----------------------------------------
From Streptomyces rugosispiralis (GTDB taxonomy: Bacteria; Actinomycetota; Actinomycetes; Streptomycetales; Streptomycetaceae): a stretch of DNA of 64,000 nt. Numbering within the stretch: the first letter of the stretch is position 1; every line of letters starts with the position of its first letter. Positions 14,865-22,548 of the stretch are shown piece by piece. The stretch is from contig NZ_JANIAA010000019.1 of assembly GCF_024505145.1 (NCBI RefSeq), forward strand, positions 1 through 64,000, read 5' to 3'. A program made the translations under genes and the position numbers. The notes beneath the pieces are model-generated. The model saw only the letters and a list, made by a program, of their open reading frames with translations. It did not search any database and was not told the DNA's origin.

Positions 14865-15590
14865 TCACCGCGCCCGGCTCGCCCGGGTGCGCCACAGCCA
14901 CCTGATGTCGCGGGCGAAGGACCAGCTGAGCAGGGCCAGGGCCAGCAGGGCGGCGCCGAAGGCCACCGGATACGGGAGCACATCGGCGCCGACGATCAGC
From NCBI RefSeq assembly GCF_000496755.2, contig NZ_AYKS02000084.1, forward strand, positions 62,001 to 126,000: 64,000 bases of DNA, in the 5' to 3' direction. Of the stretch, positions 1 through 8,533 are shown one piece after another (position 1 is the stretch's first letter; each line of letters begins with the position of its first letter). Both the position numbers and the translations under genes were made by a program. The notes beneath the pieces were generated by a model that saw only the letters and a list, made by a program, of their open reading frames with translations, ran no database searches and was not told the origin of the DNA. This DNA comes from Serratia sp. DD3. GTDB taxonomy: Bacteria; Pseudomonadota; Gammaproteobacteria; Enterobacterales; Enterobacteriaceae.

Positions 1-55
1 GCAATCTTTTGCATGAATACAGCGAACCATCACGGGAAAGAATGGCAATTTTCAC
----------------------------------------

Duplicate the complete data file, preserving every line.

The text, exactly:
From Streptomyces rugosispiralis (GTDB taxonomy: Bacteria; Actinomycetota; Actinomycetes; Streptomycetales; Streptomycetaceae): a stretch of DNA of 64,000 nt. Numbering within the stretch: the first letter of the stretch is position 1; every line of letters starts with the position of its first letter. Positions 14,865-22,548 of the stretch are shown piece by piece. The stretch is from contig NZ_JANIAA010000019.1 of assembly GCF_024505145.1 (NCBI RefSeq), forward strand, positions 1 through 64,000, read 5' to 3'. A program made the translations under genes and the position numbers. The notes beneath the pieces are model-generated. The model saw only the letters and a list, made by a program, of their open reading frames with translations. It did not search any database and was not told the DNA's origin.

Positions 14865-15590
14865 TCACCGCGCCCGGCTCGCCCGGGTGCGCCACAGCCA
14901 CCTGATGTCGCGGGCGAAGGACCAGCTGAGCAGGGCCAGGGCCAGCAGGGCGGCGCCGAAGGCCACCGGATACGGGAGCACATCGGCGCCGACGATCAGC
From NCBI RefSeq assembly GCF_000496755.2, contig NZ_AYKS02000084.1, forward strand, positions 62,001 to 126,000: 64,000 bases of DNA, in the 5' to 3' direction. Of the stretch, positions 1 through 8,533 are shown one piece after another (position 1 is the stretch's first letter; each line of letters begins with the position of its first letter). Both the position numbers and the translations under genes were made by a program. The notes beneath the pieces were generated by a model that saw only the letters and a list, made by a program, of their open reading frames with translations, ran no database searches and was not told the origin of the DNA. This DNA comes from Serratia sp. DD3. GTDB taxonomy: Bacteria; Pseudomonadota; Gammaproteobacteria; Enterobacterales; Enterobacteriaceae.

Positions 1-55
1 GCAATCTTTTGCATGAATACAGCGAACCATCACGGGAAAGAATGGCAATTTTCAC